THE DECISION of a federal judge to temporarily void the vote that made Proposition 209 the law in California illustrates the complexity of affirmative action. Chief U.S. District Judge Thelton E. Henderson of San Francisco has set a Dec. 16 hearing. He based his preliminary invalidation of Proposition 209 on his belief that the Supreme Court will ultimately strike down the "California Civil Rights Initiative" as discriminatory against women and minorities.
That's a confusing assessment, since the supposedly anti-discrimination measure says the "state shall not discriminate against, or grant preferential treatment to, any individual or group on the basis of race, sex, color, ethnicity or national origin in the operation of public employment, public education or public contracting." But Judge Henderson says Proposition 209 is really aimed only at women and minorities, so it is itself guilty of promoting bias.
In any case, practically everyone conceded before Proposition 209 was approved last month by 54 percent of California's voters that the initiative was destined for a long court battle. Proposition 187, which prohibits California from giving state benefits to illegal aliens, has been in court ever since its approval in 1994.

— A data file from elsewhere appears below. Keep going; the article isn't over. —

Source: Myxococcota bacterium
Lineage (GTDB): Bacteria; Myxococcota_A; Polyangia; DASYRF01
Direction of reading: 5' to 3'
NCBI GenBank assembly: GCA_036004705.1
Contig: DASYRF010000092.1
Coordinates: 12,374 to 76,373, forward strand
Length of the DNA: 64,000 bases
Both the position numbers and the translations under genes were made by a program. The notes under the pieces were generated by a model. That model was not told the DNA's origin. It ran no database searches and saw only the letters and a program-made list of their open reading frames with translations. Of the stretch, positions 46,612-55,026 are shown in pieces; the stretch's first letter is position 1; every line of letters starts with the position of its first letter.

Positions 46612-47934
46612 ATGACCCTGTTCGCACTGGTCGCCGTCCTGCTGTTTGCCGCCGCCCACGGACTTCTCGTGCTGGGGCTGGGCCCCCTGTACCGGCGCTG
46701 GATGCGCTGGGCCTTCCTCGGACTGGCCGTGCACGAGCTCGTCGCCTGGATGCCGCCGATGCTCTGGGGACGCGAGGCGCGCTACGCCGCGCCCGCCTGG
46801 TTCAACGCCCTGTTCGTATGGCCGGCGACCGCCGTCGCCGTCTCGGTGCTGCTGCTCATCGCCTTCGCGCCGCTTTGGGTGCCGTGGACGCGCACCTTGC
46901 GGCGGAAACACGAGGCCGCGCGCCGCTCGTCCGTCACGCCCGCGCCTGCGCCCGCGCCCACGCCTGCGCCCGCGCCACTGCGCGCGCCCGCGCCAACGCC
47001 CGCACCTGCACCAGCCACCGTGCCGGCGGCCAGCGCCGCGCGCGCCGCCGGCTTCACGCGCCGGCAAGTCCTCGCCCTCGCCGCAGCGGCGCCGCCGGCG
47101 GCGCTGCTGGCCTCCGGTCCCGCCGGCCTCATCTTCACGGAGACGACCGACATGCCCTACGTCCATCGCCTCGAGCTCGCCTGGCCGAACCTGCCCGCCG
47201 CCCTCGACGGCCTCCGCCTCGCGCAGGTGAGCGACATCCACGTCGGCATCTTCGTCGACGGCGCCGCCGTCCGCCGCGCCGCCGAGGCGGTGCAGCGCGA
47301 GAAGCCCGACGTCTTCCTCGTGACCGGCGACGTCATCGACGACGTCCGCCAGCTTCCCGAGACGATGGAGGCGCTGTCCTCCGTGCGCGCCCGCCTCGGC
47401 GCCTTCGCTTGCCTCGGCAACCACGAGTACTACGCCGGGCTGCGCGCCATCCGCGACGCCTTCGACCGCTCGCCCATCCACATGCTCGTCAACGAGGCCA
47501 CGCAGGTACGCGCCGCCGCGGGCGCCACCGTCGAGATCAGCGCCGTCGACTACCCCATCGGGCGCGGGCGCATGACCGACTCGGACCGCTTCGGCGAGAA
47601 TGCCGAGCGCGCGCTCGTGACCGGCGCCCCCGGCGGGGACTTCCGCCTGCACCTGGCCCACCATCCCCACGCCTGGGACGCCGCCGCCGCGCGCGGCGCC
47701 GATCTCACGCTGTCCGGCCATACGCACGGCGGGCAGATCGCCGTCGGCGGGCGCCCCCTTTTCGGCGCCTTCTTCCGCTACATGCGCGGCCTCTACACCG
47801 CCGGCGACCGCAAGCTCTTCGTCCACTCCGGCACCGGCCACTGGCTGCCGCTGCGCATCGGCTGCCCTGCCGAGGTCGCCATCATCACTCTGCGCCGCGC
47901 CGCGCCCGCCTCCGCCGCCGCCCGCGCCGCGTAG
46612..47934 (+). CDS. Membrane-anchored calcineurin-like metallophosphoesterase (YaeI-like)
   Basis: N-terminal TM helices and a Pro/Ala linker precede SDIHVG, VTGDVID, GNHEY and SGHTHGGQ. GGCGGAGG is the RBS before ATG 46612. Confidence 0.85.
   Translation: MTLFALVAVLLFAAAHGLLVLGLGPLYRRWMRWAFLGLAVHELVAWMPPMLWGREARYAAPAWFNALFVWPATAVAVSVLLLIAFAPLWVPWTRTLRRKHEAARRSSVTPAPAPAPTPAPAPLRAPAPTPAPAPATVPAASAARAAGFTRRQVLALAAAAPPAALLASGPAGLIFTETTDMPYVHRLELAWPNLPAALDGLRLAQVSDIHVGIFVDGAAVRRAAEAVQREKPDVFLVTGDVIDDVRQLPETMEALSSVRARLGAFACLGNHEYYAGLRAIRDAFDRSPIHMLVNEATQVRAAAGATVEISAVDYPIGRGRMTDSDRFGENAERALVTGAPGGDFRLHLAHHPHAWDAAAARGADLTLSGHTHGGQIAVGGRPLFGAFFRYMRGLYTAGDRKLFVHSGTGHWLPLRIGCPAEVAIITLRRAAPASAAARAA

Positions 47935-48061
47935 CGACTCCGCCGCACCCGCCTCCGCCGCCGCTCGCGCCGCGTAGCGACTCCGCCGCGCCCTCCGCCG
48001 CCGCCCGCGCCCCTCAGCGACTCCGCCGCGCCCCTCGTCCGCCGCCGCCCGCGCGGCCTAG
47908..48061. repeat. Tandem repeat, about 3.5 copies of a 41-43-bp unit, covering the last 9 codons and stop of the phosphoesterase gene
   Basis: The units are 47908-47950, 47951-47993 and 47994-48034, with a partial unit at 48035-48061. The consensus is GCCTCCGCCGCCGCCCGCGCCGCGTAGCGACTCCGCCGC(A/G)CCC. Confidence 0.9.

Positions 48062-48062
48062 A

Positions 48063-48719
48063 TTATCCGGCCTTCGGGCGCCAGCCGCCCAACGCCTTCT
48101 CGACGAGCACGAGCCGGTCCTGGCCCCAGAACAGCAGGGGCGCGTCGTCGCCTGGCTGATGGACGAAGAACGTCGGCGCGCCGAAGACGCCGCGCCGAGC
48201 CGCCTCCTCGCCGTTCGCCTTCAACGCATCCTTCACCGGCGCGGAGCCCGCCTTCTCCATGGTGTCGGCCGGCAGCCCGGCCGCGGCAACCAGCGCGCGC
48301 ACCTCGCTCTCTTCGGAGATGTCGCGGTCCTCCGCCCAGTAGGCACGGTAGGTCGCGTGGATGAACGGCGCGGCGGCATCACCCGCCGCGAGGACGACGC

Some proponents, though, had hoped Proposition 209 would serve a more immediate purpose -- the election of a Republican president. While seeking the GOP nomination, Gov. Pete Wilson, an affirmative action supporter earlier in his political career, championed Proposition 209 to improve his conservative credentials. His candidacy still failed, but eventual Republican nominee Bob Dole tried to use Proposition 209 as a wedge issue to win California votes as his campaign began to founder in its final weeks.
Californians didn't fall for that. The state's voters rejected Mr. Dole while at the same time approving Proposition 209, but its days may also be numbered.
Meanwhile, the legislation is serving a useful purpose in sparking debate on the future of affirmative action programs. Americans have yet to figure out how to make up for past wrongs without giving special consideration to people whose circumstances may in part be a legacy of discrimination. President Clinton said he wants to "mend, not end" affirmative action. His re-election gives him that chance.
Pub Date: 12/04/96